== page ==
The last time I’d been to this museum, in Fredericksburg, TX, it had been “the Nimitz Museum” and consisted of the Nimitz Hotel building, and the mini-sub in the new annex. This would have been the early 1990s. Today, it is much, much bigger, and has four main components. I saw one of them, because we ran out of time.
Short version – anything you want to know about the war in the Pacific: background, how it started, the Army as well as Navy’s contributions, US civilian experience, the atomic bombs – is here. Plan on at least five hours if you go through every display in the main building, eight hours if you do all the main building and the gardens, Pacific War Zone, and Nimitz Gallery. And the gift shop is great.
Longer version below.
Admiral Chester Nimitz began his career in submarines, which is why a submarine holds pride of place as you walk up to the main entrance. The garden sweeps over the sub, like waves of water. This is not your usual military history museum. Because it is part of the Smithsonian, which is Federal, you are supposed to follow current mask and social distancing guidelines. In reality, once you are past the main desk? Common sense. It wasn’t all that crowded, or at least didn’t feel crowded when we were there, because it is laid out in a twisting, turning fashion that packs a lot of displays into a small area, without feeling claustrophobic. There are attendance caps currently in place, so I’d suggest buying tickets on-line, or going early. Once they hit their cap, that’s it.
The museum begins with a video/map outline of the chronology of the War in the Pacific, from 1940-1945. If you have no idea what happened, this is a good introduction to the raw dates and places. Then you move back in time, to China and Japan in the 1840s, and follow events in those countries, along with the US. This provides a lot of background, including things I wasn’t aware of. If also focuses on the Kuomintang/Guomindong and the Nationalist government. Since they were the official government of China during the war, this makes perfect sense. US isolationism following WWI is also discussed. I’d say almost 20% of the museum is prelude and pre-December 1941.
I won’t go through every single display, because I’d overload the blog and my readers. All the major events are highlighted and discussed, with oral histories, models, excellent maps, video projections of the action, life-sized displays of a picket ship’s bridge, an actual Australian tank from the New Guinea campaign . . . It’s very impressive. While the US Navy is the central focus of the museum, as one would expect, the Army and the Allies get lots of coverage as well. It was refreshing to see displays about the ANZACs, Coast Watchers, British, and so on.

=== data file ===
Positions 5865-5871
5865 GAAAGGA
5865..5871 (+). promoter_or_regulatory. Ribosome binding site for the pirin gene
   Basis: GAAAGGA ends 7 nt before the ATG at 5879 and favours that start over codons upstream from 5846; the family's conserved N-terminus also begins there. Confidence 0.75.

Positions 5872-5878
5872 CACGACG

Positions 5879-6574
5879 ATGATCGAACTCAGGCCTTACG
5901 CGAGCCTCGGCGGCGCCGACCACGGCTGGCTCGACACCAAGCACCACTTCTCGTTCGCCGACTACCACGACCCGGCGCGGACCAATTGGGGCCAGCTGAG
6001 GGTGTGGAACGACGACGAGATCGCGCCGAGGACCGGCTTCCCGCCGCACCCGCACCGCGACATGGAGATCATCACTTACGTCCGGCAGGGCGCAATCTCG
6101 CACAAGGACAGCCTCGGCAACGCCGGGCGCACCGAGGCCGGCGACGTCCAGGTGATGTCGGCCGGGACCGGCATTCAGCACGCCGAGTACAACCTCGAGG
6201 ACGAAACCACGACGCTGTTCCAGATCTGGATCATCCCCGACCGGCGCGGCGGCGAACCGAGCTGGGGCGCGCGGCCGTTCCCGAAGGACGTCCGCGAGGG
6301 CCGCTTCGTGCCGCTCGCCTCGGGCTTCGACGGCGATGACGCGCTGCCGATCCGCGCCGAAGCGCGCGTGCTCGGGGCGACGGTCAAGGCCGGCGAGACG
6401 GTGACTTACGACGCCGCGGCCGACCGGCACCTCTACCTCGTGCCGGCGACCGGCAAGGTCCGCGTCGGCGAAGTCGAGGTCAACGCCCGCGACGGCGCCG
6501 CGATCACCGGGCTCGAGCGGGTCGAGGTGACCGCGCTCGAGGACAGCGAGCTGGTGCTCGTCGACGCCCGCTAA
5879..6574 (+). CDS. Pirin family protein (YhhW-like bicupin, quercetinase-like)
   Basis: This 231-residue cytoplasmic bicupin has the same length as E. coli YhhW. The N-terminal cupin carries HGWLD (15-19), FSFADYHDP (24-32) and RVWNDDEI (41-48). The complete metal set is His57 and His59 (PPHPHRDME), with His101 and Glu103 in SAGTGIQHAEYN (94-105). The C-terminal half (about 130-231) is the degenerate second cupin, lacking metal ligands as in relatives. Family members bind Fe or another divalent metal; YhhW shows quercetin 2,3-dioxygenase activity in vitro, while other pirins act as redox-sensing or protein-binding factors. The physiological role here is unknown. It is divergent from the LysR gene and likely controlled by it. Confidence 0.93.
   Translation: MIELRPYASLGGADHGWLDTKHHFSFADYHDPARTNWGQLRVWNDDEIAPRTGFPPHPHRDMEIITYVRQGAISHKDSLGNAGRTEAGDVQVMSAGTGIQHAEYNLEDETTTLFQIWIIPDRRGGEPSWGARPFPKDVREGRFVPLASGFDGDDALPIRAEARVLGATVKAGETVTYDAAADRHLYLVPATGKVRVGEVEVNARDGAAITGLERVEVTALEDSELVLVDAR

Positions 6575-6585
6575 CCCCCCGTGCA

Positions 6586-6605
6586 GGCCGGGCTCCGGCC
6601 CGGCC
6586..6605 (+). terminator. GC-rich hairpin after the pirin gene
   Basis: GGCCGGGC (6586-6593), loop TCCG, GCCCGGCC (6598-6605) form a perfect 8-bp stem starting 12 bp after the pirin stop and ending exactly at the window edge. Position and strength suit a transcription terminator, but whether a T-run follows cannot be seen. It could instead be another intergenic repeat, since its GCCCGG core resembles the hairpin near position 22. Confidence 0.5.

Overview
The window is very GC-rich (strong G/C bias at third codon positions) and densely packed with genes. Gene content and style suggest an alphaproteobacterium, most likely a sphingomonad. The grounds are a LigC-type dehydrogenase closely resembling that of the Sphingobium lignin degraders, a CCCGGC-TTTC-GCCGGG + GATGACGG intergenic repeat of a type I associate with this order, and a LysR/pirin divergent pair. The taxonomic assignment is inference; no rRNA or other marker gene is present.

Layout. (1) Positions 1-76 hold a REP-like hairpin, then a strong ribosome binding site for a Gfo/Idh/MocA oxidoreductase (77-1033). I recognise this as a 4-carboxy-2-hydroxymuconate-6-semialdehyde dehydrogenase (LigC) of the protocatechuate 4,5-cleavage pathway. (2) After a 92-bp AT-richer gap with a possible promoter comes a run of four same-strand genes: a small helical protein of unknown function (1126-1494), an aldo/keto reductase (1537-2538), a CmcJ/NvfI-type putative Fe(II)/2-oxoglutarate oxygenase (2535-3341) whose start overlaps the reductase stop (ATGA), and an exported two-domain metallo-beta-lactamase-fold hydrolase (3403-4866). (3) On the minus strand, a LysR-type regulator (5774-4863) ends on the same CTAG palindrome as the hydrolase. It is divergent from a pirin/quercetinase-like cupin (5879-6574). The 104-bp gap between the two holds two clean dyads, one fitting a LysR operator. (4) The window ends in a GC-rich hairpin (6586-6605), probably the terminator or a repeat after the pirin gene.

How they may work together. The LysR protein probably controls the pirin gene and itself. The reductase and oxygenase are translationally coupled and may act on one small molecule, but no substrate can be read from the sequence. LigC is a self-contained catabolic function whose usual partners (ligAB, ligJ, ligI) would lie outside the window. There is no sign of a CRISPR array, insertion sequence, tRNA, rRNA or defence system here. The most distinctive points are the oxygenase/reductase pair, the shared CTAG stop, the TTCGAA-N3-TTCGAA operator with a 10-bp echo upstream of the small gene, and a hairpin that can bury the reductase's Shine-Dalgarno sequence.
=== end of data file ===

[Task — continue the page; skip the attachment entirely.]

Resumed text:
If you follow just the main displays, you will get a wonderful chronological history of the Pacific Theater. If you also look at the side displays, you get information about women’s roles, war work in the US, life in the US during the war, internments, the Japanese home front and Japanese government, and other things.
I come from a Navy family, grew up reading naval history, especially Pacific War, and so a lot of this was familiar. Even so, I learned an amazing amount. It took my folks and I over five hours from start to finish, and we didn’t go to anything but the main museum building. If you are not familiar with the war, it may take longer, or you might choose to skip some of the side displays in favor of an overview approach.
I’d almost recommend a day and a half for this. One day for the main building, then buy a second admission the next morning and go to the rest – Pacific War Zone, Japanese Peace Garden, Nimitz Gallery, and so on. And come back to the main museum and hit what you skipped the previous day.
The gift shop has lots of books, prints, books, toys, maps, books, videos, books, tee-shirts, glassware, ball-caps, flags, “tasteful” Hawaiian shirts with subs, planes, and aircraft carriers on them, books, and kids costumes.